Man, I was so sure I was going to win. I was so close to the semifinal circle in the Amazon Breakthrough Novel Awards that I could taste it. My Tarot cards even said good news was coming! What could possibly go wrong?
Well, Seized could fail to be a semifinalist. That’s what could go wrong. And did, this past Tuesday.
If you’ve been playing this game of life for long enough, you’ve entered some contest or another, and unless you’re an extraordinary individual (and if so, I’d like to stand very close to you so the magic rubs off), you’ve lost at least once. So you know what it’s like: the sinking feeling in your gut; the denial; the rage; the desire to put the whole episode into your next novel and savage all those rotten writers whose books made the cut, because God knows nobody’s – NOBODY’S – was better than yours!
Oh, right. Sorry.
The rage and denial, at least, have been clinically documented. Years ago, Elisabeth Kubler-Ross famously wrote a book about the stages of grieving, and those two emotions are in there, along with three others. Here, then, as a way of helping my own healing along (and with apologies to Ms. Kubler-Ross), I offer the Five Stages of Grief for the Writing Contest Loser:
1. Denial. “There must be some mistake!” For me, this was exacerbated by Amazon’s server issues on Tuesday, the day the semifinalists were announced. I couldn’t get to the page and had to rely on the Minion Brigade to check the list for me. So I had that niggling sense that maybe somebody had looked at it funny, and my book really was there, after all, and it was all a big mistake.
2. Anger. See “the desire to put the whole episode in your WIP” above.
3. Bargaining. This stage is marked by sacrifices to one’s deity of choice: “I’ll do anything You ask, if You’ll just make their site go down long enough for them to put up the corrected list of winners!” This is also known as the “if only” stage: “If only I’d tweaked the book a little more, or edited it one more time, or spent more time beefing up the section on X, I just know would have won.”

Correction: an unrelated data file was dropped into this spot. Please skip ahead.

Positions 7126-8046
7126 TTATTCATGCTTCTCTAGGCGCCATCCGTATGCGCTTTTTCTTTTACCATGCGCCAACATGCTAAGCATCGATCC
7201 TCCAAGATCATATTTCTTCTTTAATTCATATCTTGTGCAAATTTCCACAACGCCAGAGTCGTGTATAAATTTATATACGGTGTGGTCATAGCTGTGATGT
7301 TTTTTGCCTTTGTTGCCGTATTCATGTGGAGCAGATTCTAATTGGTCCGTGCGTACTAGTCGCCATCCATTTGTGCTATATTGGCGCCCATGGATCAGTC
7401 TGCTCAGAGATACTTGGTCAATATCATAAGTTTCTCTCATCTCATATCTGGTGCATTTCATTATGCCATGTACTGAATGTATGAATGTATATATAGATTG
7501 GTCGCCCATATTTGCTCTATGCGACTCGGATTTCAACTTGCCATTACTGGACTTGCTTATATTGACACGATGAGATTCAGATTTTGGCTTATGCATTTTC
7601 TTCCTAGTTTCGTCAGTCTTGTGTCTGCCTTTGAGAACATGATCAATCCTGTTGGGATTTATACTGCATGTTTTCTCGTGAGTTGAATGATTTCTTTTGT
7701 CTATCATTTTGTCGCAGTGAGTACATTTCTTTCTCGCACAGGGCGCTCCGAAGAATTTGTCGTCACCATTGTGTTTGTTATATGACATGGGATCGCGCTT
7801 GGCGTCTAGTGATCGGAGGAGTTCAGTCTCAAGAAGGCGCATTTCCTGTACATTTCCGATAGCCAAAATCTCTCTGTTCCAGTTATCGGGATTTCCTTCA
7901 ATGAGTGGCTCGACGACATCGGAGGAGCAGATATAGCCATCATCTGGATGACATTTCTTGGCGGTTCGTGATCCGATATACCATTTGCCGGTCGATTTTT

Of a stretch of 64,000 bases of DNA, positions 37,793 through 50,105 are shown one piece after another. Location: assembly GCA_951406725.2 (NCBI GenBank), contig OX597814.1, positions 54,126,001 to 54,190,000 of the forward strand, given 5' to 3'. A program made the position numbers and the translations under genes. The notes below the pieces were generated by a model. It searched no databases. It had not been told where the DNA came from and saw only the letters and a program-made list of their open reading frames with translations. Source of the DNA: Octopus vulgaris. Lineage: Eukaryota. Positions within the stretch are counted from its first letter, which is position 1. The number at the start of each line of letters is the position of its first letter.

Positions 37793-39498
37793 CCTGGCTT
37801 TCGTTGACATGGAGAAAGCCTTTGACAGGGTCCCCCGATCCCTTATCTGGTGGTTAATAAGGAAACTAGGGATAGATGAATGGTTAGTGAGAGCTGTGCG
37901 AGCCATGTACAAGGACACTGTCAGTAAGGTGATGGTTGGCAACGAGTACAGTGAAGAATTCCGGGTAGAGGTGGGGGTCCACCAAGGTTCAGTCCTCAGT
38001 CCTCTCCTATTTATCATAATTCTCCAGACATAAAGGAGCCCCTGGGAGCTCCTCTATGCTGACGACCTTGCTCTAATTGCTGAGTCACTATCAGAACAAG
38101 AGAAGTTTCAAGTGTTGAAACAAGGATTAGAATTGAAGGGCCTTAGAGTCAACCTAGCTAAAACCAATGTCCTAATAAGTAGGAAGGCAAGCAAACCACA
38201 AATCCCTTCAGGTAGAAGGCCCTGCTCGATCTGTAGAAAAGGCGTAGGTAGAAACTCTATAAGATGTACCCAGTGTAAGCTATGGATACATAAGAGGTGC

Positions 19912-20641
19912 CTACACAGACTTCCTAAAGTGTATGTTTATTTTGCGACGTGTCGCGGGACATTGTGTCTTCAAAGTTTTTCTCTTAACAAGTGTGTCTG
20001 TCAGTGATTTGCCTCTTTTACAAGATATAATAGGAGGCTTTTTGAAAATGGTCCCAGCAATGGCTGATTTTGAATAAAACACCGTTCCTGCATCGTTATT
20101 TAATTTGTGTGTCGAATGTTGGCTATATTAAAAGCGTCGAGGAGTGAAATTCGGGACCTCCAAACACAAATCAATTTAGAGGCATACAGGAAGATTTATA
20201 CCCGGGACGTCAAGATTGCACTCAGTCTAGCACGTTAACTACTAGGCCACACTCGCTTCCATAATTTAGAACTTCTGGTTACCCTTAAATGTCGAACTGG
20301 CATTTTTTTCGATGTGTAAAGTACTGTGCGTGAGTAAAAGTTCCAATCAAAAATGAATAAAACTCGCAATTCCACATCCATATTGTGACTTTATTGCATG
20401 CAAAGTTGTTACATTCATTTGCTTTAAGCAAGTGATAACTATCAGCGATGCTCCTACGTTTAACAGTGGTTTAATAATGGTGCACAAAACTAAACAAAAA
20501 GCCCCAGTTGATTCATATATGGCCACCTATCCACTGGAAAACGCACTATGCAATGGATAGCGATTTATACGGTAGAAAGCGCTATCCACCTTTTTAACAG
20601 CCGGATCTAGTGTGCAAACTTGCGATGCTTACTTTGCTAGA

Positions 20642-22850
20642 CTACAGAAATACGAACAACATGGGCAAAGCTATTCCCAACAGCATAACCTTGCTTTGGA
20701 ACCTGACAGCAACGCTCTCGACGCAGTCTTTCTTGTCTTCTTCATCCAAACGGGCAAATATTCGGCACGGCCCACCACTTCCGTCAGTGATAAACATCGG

4. Depression. Unfortunately, and particularly for writers with fragile egos, the “if only” stage can send them right into a spiral of despair of the “I’ll never be good enough” variety. Sadness is a normal, and even healthy, reaction to losing something you value. Make a date with your coping mechanism of choice (alcohol, ice cream, bubble baths, movies that make you cry) and get on with it. But if if you find yourself wallowing in grief, please go talk to somebody who can help you get over it – a friend, a family member, other writers, the dog you kicked in stage 2, or a mental health professional.*
5. Acceptance. There comes a day when you find that while the world is not the place it was, all shiny and full of promise, you have the strength to go on. As for me, I said all along that I was only in the ABNA for the Quarter-finalist prize – the Publishers Weekly review. Which I got. And I got this blog post out of it, too. So really, by my own measure of success, I won.
Although I wouldn’t have turned down the cash.
*A lot of this post has been tongue-in-cheek, but I’m dead serious about this. Depression is an illness caused by a chemical imbalance in the brain, and long-standing feelings of sadness and worthlessness are among its symptoms. If you have felt this way for a long time, please get checked out.